Thursday, July 14, 2011

To Tax or Not to Tax: is that the question

July 15 2006 at 9:50pm was the first public tweet. Jack Dorsey, founder of Twitter wrote: "just setting up my twttr.” Today there are more than 200 million tweets per day. As the world celebrates the fifth anniversary of the latest evolution in communications the conflict between the digital world and its physical counterpart is growing. Amazon, the world’s largest online retailer (triple its nearest competitor), and the State of California are poised to go to battle over the state’s newest law requiring online companies to charge and collect state sales taxes. Previously only companies with physical locations in the state were required to charge sales tax. Amazon and others are refusing and there are legal battles as well as PR fights underway in California and elsewhere.

Business owners and legislators in the 12 states that have tried similar efforts argue that online retailers are at a competitive advantage because they don’t have to charge the tax. Consumers by law are supposed to pay the use tax regardless of whether the retailer charges them. (How many of us do?) In California the sales tax rate for the past 2 years was nearly 10%. So if you buy a product for $100 at the store you have to pay $110 whereas ordering the same item on your computer you would pay $100. (For most sites consumers have to pay shipping and handling so any price advantage in total seems to be negligible and having to charge tax on top of that might way become a competitive disadvantage.)

Online retailers argue that since 1922 the law has been clear: sales taxes are to be charged by companies that have a physical presence in the state. When online commerce was in its infancy in the late 1990’s Congress passed several laws (and have subsequently reaffirmed them) that continued the legal precedent of nearly a century.

The internet is the fastest growing, most successful economic innovation in human history. From 1994 to 2011 – seventeen short years – the consumer commercial Internet went from zero to 2.095 billion users (30% of the world population.)

Revenues are significant. E-commerce in 2009 for retail sales was up 4% to $145 billion, part of total online spending of $3.371 trillion.

Sales taxes fund a variety of programs and services – from education to public safety. The idea has always been that if a business resides inside of a particular city, county and state then it’s likely that it and its customers will use and need community services. The merchant collects the tax and pays it to the state on behalf of the consumer is a pass-through proposition where the business has to incur accounting and reporting costs. That cost of business is the result of that company deciding to have a physical presence in that community.

What about those companies who choose not to have a physical presence in that community? Why should they incur costs and increase the price of their product if they’re not going to benefit from the services that the community provides?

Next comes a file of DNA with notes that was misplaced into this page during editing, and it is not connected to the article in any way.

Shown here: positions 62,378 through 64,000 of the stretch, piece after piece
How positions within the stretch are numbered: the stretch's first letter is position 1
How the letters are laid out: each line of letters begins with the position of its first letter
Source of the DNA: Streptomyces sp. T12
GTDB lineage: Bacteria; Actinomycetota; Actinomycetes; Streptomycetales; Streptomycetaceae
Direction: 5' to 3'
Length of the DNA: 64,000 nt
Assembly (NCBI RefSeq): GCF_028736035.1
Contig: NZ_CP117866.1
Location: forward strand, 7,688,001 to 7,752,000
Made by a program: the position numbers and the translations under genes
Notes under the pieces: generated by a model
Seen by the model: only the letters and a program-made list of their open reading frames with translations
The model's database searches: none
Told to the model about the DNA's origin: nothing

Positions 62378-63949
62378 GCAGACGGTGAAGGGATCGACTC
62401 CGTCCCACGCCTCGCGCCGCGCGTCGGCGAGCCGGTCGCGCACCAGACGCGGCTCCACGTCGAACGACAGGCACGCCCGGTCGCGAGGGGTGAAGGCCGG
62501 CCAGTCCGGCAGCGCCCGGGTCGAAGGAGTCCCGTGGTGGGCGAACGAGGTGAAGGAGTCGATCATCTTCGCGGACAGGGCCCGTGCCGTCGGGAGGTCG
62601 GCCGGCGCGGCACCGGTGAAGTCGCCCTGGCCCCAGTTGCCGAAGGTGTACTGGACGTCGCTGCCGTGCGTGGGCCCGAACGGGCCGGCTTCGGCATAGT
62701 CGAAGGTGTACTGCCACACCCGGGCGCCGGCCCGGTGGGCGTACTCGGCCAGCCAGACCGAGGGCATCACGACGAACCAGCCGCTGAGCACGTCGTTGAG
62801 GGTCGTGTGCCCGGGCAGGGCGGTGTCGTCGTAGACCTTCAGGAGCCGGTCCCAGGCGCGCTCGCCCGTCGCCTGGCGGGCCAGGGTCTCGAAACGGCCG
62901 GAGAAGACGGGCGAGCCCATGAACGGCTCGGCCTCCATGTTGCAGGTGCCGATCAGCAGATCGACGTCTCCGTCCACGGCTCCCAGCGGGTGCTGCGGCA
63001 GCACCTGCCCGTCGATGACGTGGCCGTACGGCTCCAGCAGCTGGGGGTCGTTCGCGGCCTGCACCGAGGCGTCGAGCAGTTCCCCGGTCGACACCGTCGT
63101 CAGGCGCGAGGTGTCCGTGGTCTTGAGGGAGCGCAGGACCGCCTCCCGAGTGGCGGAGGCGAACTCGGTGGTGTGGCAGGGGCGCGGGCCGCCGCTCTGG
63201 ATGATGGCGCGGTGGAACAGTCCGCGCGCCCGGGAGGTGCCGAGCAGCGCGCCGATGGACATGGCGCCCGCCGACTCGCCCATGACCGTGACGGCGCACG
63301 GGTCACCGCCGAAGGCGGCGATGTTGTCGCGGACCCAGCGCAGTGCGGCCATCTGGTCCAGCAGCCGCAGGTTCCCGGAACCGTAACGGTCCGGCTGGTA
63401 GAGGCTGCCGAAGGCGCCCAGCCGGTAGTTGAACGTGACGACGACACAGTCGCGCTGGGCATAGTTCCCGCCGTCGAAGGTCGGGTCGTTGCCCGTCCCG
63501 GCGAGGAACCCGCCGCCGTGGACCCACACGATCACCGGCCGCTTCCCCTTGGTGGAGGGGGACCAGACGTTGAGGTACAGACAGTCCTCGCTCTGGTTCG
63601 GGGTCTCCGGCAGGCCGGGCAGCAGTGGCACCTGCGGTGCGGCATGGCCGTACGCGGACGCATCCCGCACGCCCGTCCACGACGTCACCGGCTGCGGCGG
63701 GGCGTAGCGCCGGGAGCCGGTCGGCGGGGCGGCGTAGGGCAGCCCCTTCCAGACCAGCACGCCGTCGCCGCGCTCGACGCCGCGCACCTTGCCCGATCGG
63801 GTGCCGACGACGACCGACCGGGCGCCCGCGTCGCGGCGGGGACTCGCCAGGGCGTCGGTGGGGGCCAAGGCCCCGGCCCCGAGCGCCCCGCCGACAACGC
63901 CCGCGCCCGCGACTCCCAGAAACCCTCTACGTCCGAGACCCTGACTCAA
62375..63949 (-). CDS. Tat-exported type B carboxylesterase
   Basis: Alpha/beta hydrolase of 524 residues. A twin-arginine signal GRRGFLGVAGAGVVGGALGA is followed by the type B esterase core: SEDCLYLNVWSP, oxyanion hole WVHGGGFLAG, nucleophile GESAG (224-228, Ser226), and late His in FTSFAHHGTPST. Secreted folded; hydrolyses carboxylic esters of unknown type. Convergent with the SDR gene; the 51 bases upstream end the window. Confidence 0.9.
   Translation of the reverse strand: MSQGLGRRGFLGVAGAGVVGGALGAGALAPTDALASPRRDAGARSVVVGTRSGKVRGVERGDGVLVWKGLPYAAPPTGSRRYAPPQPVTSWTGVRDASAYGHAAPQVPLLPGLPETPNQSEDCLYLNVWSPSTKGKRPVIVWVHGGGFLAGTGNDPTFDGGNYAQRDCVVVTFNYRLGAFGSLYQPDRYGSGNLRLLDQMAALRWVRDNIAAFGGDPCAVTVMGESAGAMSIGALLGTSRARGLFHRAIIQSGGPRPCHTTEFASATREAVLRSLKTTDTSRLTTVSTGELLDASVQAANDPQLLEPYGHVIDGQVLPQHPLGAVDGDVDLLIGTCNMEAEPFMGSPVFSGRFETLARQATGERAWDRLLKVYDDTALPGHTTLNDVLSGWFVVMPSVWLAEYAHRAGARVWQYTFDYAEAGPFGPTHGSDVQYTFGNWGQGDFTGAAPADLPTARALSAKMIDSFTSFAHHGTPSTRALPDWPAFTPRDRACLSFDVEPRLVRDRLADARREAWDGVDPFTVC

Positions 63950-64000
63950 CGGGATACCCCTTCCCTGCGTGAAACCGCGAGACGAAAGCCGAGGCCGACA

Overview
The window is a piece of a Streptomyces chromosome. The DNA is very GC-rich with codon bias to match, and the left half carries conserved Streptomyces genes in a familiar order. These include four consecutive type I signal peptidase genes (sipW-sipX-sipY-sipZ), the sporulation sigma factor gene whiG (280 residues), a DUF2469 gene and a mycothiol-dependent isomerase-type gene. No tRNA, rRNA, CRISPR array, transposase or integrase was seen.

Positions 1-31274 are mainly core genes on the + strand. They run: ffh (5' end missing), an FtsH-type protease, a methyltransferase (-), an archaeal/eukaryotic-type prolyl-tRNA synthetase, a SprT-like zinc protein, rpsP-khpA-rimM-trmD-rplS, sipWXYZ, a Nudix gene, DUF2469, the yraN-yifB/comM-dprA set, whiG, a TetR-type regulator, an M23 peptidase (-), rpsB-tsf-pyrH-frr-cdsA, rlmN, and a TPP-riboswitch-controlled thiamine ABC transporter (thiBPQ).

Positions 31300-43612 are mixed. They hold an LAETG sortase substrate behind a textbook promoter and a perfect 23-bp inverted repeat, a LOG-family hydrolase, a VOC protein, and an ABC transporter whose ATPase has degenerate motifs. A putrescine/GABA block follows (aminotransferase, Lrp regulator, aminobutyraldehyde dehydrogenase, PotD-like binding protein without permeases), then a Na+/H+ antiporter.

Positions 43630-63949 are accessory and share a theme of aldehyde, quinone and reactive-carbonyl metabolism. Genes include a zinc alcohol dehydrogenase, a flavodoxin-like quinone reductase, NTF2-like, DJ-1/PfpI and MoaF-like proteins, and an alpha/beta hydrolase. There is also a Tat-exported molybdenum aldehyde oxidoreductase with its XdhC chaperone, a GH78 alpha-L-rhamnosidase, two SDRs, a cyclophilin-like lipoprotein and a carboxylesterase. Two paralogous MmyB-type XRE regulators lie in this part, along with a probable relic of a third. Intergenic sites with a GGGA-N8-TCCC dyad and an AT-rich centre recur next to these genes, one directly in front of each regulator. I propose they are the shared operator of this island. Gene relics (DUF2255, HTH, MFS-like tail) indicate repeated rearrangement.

The better question is which taxes are effective. Governments have been imposing, collecting and spending tax money since early Egyptian times.  While it would be easy (and naive) to demand that there be no taxes whatsoever, the more productive issue is looking at some of the different types of taxes – sales, personal, corporate, etc.

Most people support corporate taxes because they don’t directly pay them. Consumers pay those taxes indirectly as that cost is passed through in the cost of goods and services. There is much talk these days about closing tax incentives (“loopholes”). Incentives are created as a way of legislating behavior towards a particular result.

When the U.S. government wanted ethanol to become a competitor to oil as a way to reduce reliance on OPEC, launch a new U.S. industry and support farmers --- companies who invested in the development of ethanol were rewarded for this risk by getting tax breaks. The government felt that the potential loss of tax income would be far outweighed by the emergence of a new industry. It didn’t quite work out that way. Take the ethanol example – a well meaning idea with poor results – and multiply it by thousands of other programs and you have a picture of the U.S. corporate tax code. A mess riddled with programs for every conceivable industry. It’s these incentives that result in GE not paying any taxes last year despite record profit.

51% of Americans do not pay personal income taxes. 30% get money back from the IRS without having paid any tax through a variety of programs that largely target and benefit the poor. The top 20% of wage earners pay 68.9% of all taxes.

Sales taxes are generally considered the most regressive. People with limited means wind up paying more in sales taxes as a percentage of their overall income than people who have more money. 45 states have them and there is no national sales tax.

The fact that taxes are used to drive political policy is the problem. The tax code is used not to raise revenue to pay for services, but rather to engineer a society - whether at the individual or the corporate level. After a century of tinkering it’s unwieldy and unfair.

To tax or not to tax isn’t the question, is how to tax. Sounds like a great tweet.

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